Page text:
The Bronx Murals: From Graffiti to Street Art
In the last 15-20 years, street art has grown in popularity in New York City. These days, there are entire tours dedicated to it. But you can’t talk about street art without mentioning graffiti, which is where it all started.
During the late 1990s, this art form could be found almost anywhere in New York. The Bronx, however, has seen the most significant shift from illegal tagging to publicly or privately funded street murals.
The history of Bronx murals
It took a long time for graffiti to evolve into street art. Graffiti is still an important part of New York City culture. The distinction between the two stems from the art’s focus and the aura surrounding it.
Many people don’t consider someone a graffiti artist unless they’re an outlaw who doesn’t follow the rules. Graffiti is typically created with aerosol cans and focuses on large, bold letters and bright colors.
Graffiti culture grew quickly in the 1970s when the South Bronx was in disarray. Kids used abandoned buildings as a canvas for their highly visible art. Friends and families passed the practice down through the generations, and it soon became ingrained in the borough’s culture.
While graffiti is a Bronx staple, it used to be commonplace throughout the city, particularly on subway cars. This provided the artist with more exposure outside of their immediate area.
However, in 1989, the city declared that all subway graffiti would be removed. Only what could be found on the streets remained.
Graffiti on the streets of SoHo began to take over the neighborhood’s art and gallery scene. Graffiti was recognized as more than just vandalism by art collectors.
This wave eventually made its way up to The Bronx. Today, many graffiti artists are paid to create work on the street or exhibit their work in galleries rather than operating under the radar.
The popularity of street art grew due to these commissioned graffiti pieces.
Today, much of the art in The Bronx pays homage to another of the borough’s inventions: hip-hop.
While hip-hop did not emerge until the late 1970s following the birth of modern graffiti, they both originated in the same place. Not just physically but also culturally.
Hip-hop was developed by young, working-class African-American men and women who used vinyl records and turntables to create music that could express their feelings. Graffiti began when young Black Americans used spray paint to make art that expressed their desire to be seen and heard.
Coincidentally, MTV’s debut in 1981 increased the visibility of both hip-hop and graffiti. The Beastie Boys also created a graffiti logo for their best-selling rap album in 1986.
Celebrating music and hip-hop through art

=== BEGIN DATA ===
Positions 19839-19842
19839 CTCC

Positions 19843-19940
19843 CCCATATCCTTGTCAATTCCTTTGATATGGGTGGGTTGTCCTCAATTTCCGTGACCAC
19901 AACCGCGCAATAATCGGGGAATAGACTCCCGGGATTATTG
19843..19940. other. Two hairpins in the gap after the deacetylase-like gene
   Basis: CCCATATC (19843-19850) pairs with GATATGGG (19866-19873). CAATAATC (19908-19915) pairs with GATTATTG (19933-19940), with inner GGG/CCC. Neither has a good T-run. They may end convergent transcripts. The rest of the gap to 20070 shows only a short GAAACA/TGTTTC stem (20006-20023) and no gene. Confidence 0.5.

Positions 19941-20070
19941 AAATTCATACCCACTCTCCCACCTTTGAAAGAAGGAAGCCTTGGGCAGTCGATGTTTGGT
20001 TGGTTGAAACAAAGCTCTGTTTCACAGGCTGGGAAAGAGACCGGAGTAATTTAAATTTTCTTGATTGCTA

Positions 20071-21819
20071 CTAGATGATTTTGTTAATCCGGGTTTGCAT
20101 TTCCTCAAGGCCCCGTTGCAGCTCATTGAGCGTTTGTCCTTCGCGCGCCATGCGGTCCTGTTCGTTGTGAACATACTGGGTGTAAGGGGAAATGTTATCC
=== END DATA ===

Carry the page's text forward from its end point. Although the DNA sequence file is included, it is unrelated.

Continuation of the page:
Like their graffiti counterparts, The Bronx Murals pay homage to various hip-hop artists and the culture surrounding them.
The Big Pun Memorial Mural pays homage to the late Puerto Rican rapper Big Pun, who died in 2000. Tats Cru, a well-known graffiti artist, designed it. Pun was the first Latino rapper to achieve platinum status as a solo artist.
On November 10th, Big Pun’s birthday, it is repainted every year. It’s also become a popular hangout for local street artists.
In the same area, you’ll find a more recent black and white spray paint mural depicting a 1980s breakdancer doing a backspin, another reference to the hip-hop genre.
Hunt’s Point Village of Murals Project is a collection of street art dedicated to preserving Bronx culture and bringing art to the community.
Legendary graffiti artist John “CRASH” Matos runs a similar project in the South Bronx called WallWorks, a contemporary art gallery.
This pattern has begun to emerge in the borough’s northern reaches. One thousand five hundred square feet of wall space on West Farms Road has been set aside for Bronx graffiti artists.
The Bronx Graffiti Art Gallery, as it’s known, is intended to allow younger generations to express themselves through street art while also promoting the overall value of graffiti.
Projects and movements like this help change people’s perceptions of graffiti and commemorate New York’s rich history of street art.
The Bronx Murals: Where to See Them
Murals can be found all over the borough, but most are concentrated in the South Bronx and Hunt’s Point.
- Take the 2 or 5 Trains to 3rd Ave.
- 149th St. or the 6 Train to 3 Ave. / 138th St. to get to that neighborhood.
The best things to do near The Bronx Murals
Why not visit Yankee Stadium while you’re in the area? We always include it on our bus tour because it’s only about a 20-minute walk away. It’s a must-see if you’re in the area.
The Bronx Museum of the Arts is located directly across the street. The Bronx Walk of Fame, a 23-block stretch with signs honoring the many famous people who have lived in the borough and many of their accomplishments, is only a 10-minute walk away.
Murals can be found both inside and outside of Hunt’s Point. Take the 2 or 5 Trains to Intervale Avenue Station or the 6 Trains to Longwood Avenue Station.
Honoring the past, while looking towards the future.
The Bronx Murals not only honor and celebrate some of the borough’s most notable contributions, but they also turn city streets into moving works of art. What was once considered deviant had become an important and uplifting part of many New York City neighborhoods, turning the streets into open-air galleries.
Check it out for yourself, whether on your own or with a tour and see how this art form has evolved. Consider this: you might notice something that won’t be there in ten years, or even five.
The Statue of Liberty (which we adore) will always be there, but The Bronx Murals are constantly changing, a vibrant neighborhood’s changing canvas.